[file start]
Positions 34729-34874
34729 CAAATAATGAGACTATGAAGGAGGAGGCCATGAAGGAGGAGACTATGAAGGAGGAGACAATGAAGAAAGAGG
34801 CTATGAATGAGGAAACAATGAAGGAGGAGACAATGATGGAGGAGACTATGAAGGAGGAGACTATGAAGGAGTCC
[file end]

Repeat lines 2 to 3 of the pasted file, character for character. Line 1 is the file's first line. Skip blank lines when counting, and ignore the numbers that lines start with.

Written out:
34729 CAAATAATGAGACTATGAAGGAGGAGGCCATGAAGGAGGAGACTATGAAGGAGGAGACAATGAAGAAAGAGG
34801 CTATGAATGAGGAAACAATGAAGGAGGAGACAATGATGGAGGAGACTATGAAGGAGGAGACTATGAAGGAGTCC